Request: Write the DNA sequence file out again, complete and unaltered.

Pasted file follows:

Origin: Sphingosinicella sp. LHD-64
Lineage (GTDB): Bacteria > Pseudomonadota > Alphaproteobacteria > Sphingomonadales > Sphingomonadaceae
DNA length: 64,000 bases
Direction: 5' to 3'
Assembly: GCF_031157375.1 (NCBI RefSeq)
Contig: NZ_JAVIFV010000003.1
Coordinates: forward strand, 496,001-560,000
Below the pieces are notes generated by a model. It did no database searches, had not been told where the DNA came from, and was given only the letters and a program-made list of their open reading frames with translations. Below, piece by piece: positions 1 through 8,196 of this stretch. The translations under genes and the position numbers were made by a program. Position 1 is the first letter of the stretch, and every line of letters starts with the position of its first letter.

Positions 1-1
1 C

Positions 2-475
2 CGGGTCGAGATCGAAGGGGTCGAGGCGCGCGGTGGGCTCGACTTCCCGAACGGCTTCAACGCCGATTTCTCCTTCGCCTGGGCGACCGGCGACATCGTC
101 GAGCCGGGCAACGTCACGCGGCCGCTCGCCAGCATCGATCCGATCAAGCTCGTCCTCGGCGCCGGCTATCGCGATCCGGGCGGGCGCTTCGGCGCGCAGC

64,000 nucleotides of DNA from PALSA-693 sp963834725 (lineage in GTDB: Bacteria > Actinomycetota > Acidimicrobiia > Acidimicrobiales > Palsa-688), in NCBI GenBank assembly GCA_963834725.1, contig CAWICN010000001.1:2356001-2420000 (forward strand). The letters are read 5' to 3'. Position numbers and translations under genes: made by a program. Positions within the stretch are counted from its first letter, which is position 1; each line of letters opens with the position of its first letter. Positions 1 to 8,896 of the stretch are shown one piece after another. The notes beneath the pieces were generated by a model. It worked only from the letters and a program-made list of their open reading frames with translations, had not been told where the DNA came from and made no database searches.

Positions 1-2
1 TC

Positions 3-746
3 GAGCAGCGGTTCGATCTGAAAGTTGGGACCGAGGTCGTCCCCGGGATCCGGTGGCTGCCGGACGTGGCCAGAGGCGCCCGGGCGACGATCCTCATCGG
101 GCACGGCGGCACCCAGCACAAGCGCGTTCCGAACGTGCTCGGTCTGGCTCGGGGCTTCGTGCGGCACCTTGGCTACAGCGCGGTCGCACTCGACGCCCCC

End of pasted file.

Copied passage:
Origin: Sphingosinicella sp. LHD-64
Lineage (GTDB): Bacteria > Pseudomonadota > Alphaproteobacteria > Sphingomonadales > Sphingomonadaceae
DNA length: 64,000 bases
Direction: 5' to 3'
Assembly: GCF_031157375.1 (NCBI RefSeq)
Contig: NZ_JAVIFV010000003.1
Coordinates: forward strand, 496,001-560,000
Below the pieces are notes generated by a model. It did no database searches, had not been told where the DNA came from, and was given only the letters and a program-made list of their open reading frames with translations. Below, piece by piece: positions 1 through 8,196 of this stretch. The translations under genes and the position numbers were made by a program. Position 1 is the first letter of the stretch, and every line of letters starts with the position of its first letter.

Positions 1-1
1 C

Positions 2-475
2 CGGGTCGAGATCGAAGGGGTCGAGGCGCGCGGTGGGCTCGACTTCCCGAACGGCTTCAACGCCGATTTCTCCTTCGCCTGGGCGACCGGCGACATCGTC
101 GAGCCGGGCAACGTCACGCGGCCGCTCGCCAGCATCGATCCGATCAAGCTCGTCCTCGGCGCCGGCTATCGCGATCCGGGCGGGCGCTTCGGCGCGCAGC

64,000 nucleotides of DNA from PALSA-693 sp963834725 (lineage in GTDB: Bacteria > Actinomycetota > Acidimicrobiia > Acidimicrobiales > Palsa-688), in NCBI GenBank assembly GCA_963834725.1, contig CAWICN010000001.1:2356001-2420000 (forward strand). The letters are read 5' to 3'. Position numbers and translations under genes: made by a program. Positions within the stretch are counted from its first letter, which is position 1; each line of letters opens with the position of its first letter. Positions 1 to 8,896 of the stretch are shown one piece after another. The notes beneath the pieces were generated by a model. It worked only from the letters and a program-made list of their open reading frames with translations, had not been told where the DNA came from and made no database searches.

Positions 1-2
1 TC

Positions 3-746
3 GAGCAGCGGTTCGATCTGAAAGTTGGGACCGAGGTCGTCCCCGGGATCCGGTGGCTGCCGGACGTGGCCAGAGGCGCCCGGGCGACGATCCTCATCGG
101 GCACGGCGGCACCCAGCACAAGCGCGTTCCGAACGTGCTCGGTCTGGCTCGGGGCTTCGTGCGGCACCTTGGCTACAGCGCGGTCGCACTCGACGCCCCC